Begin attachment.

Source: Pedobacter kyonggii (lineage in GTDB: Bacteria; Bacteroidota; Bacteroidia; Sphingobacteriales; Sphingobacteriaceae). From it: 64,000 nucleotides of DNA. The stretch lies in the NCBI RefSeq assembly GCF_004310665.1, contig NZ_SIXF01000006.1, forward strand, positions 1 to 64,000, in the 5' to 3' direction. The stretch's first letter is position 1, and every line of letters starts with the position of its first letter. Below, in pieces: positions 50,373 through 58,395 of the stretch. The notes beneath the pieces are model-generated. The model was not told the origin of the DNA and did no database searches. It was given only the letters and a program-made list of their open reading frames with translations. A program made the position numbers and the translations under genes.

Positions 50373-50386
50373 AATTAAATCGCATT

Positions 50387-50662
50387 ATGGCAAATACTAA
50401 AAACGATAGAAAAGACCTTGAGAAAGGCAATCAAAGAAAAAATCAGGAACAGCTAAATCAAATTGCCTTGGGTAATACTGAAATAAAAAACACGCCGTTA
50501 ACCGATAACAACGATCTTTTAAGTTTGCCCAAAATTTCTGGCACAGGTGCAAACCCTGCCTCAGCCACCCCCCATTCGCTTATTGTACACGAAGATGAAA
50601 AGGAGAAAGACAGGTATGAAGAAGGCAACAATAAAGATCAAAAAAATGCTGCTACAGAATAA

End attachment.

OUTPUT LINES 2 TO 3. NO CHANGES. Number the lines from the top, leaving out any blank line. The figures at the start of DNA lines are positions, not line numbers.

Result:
Positions 50373-50386
50373 AATTAAATCGCATT